Alexander Graham Bell (1847-1922)
Alexander Graham Bell was born in Edinburgh in 1847. After attending Edinburgh University and University College London, he studied the physics of sound waves in connection with his father’s work on the mechanics of speech.
Bell and his family emigrated to Canada in 1870, and a year later he moved to the United States to teach. He set up a school for deaf people in Boston in 1871, and in 1873 became a professor of vocal physiology at Boston University.
Bell was interested in the idea of transmitting speech, and by 1875 had come up with a simple receiver for turning electricity into sound. He might have been beaten to the patent office had it not been for his future father-in-law, who filed his patent without Bell’s knowledge on 14 February 1876.
Working with his assistant Thomas Watson, Bell quickly created a satisfactory working telephone and demonstrated it to eminent scientists and businessmen with great success. He set up the Bell Telephone Company in 1877 and the device quickly became a common sight in households across America.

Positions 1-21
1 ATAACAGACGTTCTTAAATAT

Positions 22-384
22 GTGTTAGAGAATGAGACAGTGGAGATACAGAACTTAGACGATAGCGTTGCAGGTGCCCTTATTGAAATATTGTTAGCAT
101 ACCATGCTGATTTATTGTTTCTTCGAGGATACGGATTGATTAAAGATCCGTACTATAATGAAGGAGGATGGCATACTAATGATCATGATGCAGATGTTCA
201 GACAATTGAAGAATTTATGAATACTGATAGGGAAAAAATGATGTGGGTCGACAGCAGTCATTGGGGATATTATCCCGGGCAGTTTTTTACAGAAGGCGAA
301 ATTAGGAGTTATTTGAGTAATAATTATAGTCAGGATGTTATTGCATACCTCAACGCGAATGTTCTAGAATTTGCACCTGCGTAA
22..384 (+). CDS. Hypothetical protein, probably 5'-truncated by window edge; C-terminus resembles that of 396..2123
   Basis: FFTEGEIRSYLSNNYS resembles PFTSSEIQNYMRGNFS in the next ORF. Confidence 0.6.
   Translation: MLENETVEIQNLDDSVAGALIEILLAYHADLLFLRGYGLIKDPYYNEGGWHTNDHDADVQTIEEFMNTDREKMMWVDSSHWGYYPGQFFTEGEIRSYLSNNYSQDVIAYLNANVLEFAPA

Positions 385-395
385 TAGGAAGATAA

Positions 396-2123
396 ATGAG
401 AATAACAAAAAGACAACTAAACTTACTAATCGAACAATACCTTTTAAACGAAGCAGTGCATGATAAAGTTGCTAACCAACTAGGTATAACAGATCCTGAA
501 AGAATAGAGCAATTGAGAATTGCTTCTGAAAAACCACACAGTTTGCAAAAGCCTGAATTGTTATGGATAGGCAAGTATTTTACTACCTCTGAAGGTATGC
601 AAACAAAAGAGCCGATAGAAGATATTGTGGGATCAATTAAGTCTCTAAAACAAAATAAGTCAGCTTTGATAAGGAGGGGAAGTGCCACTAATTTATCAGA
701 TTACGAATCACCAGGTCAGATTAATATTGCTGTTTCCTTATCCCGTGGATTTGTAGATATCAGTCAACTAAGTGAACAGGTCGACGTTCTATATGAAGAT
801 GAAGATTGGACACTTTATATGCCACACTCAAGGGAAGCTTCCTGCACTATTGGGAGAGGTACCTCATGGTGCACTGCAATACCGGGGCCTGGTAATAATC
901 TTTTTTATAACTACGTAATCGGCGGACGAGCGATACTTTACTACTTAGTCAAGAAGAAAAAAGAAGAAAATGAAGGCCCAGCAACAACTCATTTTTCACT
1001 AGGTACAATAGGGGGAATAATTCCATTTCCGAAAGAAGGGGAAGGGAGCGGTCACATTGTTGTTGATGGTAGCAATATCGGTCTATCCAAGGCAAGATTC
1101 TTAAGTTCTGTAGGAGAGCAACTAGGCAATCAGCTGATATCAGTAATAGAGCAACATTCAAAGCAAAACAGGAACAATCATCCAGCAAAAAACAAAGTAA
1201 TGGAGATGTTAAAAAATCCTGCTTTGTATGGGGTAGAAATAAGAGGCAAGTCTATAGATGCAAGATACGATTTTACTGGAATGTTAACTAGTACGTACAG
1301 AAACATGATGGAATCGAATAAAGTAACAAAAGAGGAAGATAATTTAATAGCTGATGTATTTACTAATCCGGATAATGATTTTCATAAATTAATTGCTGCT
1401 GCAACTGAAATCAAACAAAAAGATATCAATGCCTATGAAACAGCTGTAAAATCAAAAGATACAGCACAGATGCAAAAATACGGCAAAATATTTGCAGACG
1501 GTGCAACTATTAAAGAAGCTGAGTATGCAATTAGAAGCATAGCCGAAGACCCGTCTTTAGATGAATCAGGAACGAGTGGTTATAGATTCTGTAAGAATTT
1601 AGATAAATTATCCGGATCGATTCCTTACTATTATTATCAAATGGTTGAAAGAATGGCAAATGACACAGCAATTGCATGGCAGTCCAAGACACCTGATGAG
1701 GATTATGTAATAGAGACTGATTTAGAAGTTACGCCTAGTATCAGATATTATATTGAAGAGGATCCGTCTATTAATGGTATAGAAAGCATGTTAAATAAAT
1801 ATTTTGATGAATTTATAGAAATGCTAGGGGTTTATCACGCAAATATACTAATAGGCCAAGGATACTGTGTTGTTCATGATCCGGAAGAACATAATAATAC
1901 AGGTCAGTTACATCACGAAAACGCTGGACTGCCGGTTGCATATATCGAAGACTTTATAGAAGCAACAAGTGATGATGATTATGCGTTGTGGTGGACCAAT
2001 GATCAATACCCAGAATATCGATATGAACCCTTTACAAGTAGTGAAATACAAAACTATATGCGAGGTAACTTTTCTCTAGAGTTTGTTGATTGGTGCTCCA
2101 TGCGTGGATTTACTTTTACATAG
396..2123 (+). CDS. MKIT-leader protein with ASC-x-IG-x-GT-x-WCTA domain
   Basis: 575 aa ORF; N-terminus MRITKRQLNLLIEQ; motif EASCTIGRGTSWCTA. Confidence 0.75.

Though made wealthy by the success of the telephone, Bell continued to invent and experiment throughout his life, working on sound reproduction, the ‘photometer’ (a device that transmitted sound on a beam of light, and the precursor to today’s optical and laser communication technologies) and an early metal detector. Bell also developed the magazines Science and National Geographic (which was edited by his family for many years), as well as founding the National Geographic Society. After 1895 he concentrated on the development of air and water transport, experimenting with kites, propellers and early powered aircraft, and co-building a hydrofoil which set a water speed record in 1919.
Bell died at his summer home on Cape Breton Island, Nova Scotia in 1922.